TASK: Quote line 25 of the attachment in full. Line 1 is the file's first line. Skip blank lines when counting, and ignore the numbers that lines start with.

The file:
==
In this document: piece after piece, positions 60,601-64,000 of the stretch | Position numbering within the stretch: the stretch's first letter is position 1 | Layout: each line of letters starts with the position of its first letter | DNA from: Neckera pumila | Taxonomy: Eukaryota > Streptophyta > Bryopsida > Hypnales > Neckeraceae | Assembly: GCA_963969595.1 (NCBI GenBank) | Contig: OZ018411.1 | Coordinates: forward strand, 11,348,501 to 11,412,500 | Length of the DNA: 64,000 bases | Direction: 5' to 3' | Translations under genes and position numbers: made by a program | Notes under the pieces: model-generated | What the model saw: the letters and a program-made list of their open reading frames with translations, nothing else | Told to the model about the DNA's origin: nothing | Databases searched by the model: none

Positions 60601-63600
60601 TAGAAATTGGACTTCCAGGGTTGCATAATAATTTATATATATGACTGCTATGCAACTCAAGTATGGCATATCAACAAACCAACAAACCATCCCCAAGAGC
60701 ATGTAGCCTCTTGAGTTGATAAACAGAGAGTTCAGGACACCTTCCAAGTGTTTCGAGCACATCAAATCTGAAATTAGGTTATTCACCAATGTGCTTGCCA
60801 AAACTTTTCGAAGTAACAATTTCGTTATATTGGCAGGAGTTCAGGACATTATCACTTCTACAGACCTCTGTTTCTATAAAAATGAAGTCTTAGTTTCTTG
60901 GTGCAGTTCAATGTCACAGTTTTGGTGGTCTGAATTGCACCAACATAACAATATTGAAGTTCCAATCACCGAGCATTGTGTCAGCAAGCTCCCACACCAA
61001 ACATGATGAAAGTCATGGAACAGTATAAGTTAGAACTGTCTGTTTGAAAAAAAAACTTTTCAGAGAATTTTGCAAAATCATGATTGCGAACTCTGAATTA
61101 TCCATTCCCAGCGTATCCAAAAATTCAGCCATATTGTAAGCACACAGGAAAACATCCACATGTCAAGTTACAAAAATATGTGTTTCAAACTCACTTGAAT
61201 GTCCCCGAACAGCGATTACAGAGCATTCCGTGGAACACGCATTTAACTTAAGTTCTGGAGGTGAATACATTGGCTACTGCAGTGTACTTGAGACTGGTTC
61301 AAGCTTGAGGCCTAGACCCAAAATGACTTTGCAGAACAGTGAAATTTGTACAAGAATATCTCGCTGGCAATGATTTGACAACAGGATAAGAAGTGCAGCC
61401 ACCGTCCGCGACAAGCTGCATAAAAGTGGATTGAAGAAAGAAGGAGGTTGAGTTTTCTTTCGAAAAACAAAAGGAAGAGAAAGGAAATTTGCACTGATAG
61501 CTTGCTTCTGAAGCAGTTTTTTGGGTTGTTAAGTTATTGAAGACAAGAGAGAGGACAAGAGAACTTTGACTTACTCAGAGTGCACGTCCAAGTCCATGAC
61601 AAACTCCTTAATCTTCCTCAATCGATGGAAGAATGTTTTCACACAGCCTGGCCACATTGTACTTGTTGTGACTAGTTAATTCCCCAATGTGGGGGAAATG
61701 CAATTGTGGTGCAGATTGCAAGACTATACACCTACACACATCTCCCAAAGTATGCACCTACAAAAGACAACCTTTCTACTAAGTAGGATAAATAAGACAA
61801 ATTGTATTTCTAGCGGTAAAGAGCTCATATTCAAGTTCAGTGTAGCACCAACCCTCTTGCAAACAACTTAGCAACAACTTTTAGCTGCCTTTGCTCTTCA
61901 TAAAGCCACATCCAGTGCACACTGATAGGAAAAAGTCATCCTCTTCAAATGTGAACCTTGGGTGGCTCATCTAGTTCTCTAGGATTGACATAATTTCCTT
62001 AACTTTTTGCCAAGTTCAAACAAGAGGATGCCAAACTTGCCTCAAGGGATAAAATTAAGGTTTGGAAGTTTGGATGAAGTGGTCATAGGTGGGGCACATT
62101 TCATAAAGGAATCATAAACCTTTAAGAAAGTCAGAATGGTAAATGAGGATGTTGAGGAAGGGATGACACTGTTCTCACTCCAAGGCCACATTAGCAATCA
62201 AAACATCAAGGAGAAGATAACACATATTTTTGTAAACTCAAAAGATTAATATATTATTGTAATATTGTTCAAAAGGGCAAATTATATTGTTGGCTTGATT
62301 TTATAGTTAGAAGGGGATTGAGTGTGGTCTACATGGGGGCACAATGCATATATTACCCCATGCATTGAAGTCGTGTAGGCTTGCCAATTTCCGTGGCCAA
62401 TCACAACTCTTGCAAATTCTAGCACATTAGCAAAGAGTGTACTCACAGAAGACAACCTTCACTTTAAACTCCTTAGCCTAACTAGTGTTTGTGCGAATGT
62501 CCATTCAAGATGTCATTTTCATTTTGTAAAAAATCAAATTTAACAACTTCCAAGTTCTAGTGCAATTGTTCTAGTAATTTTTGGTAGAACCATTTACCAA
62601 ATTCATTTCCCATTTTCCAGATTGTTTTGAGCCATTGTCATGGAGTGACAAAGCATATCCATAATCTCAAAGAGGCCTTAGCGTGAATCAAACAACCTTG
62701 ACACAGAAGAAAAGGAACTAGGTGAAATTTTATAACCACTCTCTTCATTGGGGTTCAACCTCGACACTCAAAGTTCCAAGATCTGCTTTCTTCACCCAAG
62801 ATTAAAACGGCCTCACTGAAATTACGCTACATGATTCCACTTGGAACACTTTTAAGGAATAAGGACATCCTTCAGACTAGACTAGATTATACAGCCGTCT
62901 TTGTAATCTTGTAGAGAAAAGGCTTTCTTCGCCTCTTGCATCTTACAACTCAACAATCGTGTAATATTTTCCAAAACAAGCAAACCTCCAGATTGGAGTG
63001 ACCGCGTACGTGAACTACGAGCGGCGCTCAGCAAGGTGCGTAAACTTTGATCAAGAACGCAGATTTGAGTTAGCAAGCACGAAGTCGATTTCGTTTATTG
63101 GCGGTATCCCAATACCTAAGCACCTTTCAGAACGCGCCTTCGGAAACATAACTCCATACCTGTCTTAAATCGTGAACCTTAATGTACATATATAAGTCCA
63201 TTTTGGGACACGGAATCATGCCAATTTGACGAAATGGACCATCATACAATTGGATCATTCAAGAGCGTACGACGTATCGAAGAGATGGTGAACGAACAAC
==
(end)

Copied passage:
62801 ATTAAAACGGCCTCACTGAAATTACGCTACATGATTCCACTTGGAACACTTTTAAGGAATAAGGACATCCTTCAGACTAGACTAGATTATACAGCCGTCT